One purpose is to encourage writing; a senior Vietnamese official explained to me that Vietnamese customers are not used to writing. In my own experience, I have seen how hard it is to make the class, regardless of age, write down new words. It can take up to ten minutes to get the whole class to write down as little as five words. They have to find paper, pen etc, then they look bewildered at the task presented to them … they will often write down one, maybe one and a half words, then simply stop.
Therefore, I want to get them used to writing from an early age. To facilitate this, allocate a specific time when the lesson stops and the class have to write down new words.
I’ve found that using hand gestures can serve an a mnemonic; allow me to illustrate. I put my thumb up, I then hold my palm up, finally I put my thumb down. This has been used to help students build a sentence with a positive verb, a negative one and an advanced discourse marker.
This helps the younglings remember how to produce a sentence such as:
I can swim however, I can’t fly
The sentence introduces younglings to a contraction (can not = can’t) as well as a higher level discourse marker (or connector) ‘however’ (instead of merely using ‘but’). Furthermore, I drill the STRESS on the negative ‘can’t‘.
So, what vocabulary do they know ?
Thank you for your question. At this stage, they know many animals, basic body parts (finger, thumb, hand etc), about twenty adjectives, and basic verbs.
Additionally, they are able to form basic sentences.
It’s now time to move into present continuous, from “I drink” to “I am drinking.” We shall start by celebrating Mid Autumn Festival, a major holiday in Viet Nam. Here’s a song which uses the continuous “singing,” as well as new vocabulary such as “holiday,” and “lantern.” https://www.youtube.com/watch?v=JTWwgI17kTs
It is correct to capitalise the ‘m’ in moon IF we are referring to our Moon. We only have one, let’s not upset it (yes, I know it’s a popular question, ‘How many moons does Earth have ?’ and the answer seems to increase every year due to space debris both natural and man-made, not to mention that now some scientists think Earth actually DOES have two … but this is Level 2, let’s not confuse the poor blighters too much).
And now, without further ado …
Warm up games: If possible, make these team games as friendly competition makes the activities more engaging.
Teacher Says – this is great because it is kinetic, and helps to pass the opening minutes while students are arriving.
Word Bomb or Mind Map – board a simple word (e.g. animals), younglings have to shout out answers. Could try colours, body parts, food, clothes depending on class ability.
Magic Bag – I open my bag and ask “What’s in my bag ?” Class has to shout out (or write) possible items I would have in a school bag. This reviews vocabulary from a previous book. As an extension, when they see the item, they have to describe it with two or three adjectives.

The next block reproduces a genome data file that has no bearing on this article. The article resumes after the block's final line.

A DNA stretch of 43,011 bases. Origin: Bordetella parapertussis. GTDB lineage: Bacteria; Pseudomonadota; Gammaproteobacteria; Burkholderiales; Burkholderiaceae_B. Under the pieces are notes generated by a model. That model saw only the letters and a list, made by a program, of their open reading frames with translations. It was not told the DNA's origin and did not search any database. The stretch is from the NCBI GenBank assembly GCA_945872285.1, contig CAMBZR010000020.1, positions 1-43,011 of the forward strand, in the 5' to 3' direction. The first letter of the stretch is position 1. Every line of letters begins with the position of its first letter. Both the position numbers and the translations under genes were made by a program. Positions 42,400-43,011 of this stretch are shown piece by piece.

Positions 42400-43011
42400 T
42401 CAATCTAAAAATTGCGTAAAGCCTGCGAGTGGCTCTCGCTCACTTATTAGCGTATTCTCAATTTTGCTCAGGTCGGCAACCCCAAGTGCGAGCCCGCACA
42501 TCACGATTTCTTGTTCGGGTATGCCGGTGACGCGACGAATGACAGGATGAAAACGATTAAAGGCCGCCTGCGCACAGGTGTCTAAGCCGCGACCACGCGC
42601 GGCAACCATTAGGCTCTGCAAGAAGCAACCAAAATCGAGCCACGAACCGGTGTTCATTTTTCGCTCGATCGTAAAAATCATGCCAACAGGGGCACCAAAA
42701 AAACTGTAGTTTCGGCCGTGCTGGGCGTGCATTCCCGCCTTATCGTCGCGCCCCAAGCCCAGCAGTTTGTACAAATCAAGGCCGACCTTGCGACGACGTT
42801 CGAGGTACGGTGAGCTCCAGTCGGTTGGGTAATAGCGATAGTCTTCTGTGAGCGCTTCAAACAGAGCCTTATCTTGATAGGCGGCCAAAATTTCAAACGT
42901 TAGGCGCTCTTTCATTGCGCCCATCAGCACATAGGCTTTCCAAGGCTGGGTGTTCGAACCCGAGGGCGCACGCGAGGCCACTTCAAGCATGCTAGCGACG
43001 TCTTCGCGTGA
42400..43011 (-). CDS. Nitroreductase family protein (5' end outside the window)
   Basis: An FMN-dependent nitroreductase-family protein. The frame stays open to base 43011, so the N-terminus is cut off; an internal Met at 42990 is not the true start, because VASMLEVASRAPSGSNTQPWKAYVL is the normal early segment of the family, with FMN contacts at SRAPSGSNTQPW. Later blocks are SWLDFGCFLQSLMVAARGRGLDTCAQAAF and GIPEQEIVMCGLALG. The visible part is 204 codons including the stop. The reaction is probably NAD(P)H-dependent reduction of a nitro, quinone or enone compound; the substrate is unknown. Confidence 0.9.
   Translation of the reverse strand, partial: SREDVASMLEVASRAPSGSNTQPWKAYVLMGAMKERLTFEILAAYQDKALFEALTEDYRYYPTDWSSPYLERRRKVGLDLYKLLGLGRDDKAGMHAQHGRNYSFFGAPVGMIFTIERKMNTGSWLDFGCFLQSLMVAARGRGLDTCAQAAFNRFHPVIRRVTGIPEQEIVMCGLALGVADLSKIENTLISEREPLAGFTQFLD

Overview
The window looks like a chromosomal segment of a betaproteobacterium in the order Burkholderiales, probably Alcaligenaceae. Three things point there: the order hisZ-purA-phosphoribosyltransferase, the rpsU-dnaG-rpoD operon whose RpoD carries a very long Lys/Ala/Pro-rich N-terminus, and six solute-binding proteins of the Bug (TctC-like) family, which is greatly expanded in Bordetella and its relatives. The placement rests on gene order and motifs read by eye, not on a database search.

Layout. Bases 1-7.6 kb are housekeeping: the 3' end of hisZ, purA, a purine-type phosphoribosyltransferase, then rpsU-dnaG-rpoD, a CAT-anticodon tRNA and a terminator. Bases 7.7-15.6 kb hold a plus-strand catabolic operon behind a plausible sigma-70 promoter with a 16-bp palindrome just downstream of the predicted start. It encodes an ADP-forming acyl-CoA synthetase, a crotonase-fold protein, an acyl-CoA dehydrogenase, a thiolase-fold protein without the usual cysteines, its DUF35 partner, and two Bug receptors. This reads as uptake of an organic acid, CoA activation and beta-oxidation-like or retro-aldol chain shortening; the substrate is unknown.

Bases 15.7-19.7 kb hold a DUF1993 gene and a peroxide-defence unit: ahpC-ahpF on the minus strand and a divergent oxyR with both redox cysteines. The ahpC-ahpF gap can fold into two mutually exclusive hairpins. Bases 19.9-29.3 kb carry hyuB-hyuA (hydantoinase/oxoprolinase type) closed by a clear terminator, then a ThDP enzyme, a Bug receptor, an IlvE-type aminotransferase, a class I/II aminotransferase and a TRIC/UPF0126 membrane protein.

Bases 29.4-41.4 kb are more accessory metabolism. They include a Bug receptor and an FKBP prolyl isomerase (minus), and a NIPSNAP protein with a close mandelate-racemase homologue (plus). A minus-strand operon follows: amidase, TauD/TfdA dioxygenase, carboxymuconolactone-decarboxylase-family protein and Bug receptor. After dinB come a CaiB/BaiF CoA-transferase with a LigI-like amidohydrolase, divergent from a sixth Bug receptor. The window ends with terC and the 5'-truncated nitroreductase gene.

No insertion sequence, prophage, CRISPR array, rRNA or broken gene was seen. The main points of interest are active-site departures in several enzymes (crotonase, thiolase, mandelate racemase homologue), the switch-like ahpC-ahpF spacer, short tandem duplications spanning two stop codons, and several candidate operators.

Screen Test (based on a children’s TV show from the 70s) – show a short video clip, just a minute or so. Then ask questions. For example, in the Mid Autumn Festival Song, we could ask:
What is the first word we see ?
How many windows does the house have ?
How many lanterns were orange ?
What lantern did the boy hold ? A star, a fish or a doll ?
What colour dress does the girl wear ?
How many dancing moon cakes were there ?
Bonus Question: Can you name 4 different lantern shapes ?
Run and Write – any game that involves the younglings leaving their seats and writing on the board. One version is to have students write a word that begins with ‘a’, then ‘b’ … and so on. Just one person at a time (to avoid possible accidents … I only have limited space in my classroom).
Memory Recall – choose 4 – 6 students and give them a flashcard from a previous lesson. Today, we could use feelings (sad, happy, hungry, thirsty, hot & cold). Younglings stand at the front of the class and hold their card up. Class shout out the words. Then the younglings hide the cards behind their backs and change the order in which they are standing. Now I ask, for example, “What does Ms Linh have ?”
Pair work talking – this is vital in breaking the teacher- student dynamic; we need to promote more student to student interaction, but making this work is a slow train coming. Arrange class in pairs and make them ask each other basic questions. At this age (my class is in the 7 – 9 age range), it may be difficult to get boys talking to girls … at 17 – 19 it may be impossible getting boys to STOP talking to, or trying to impress, girls … but that is a different story.
Subjects could include:
How are you ? (to which the answer must not be “I’m fine.”
What animals do you like ?
What is your favourite colour ?
Do you have a brother or sister ? How many ?
What food do you like ? Can you swim ? Can you play piano ?
Hope this helps. Feel free to leave any comments or suggestions.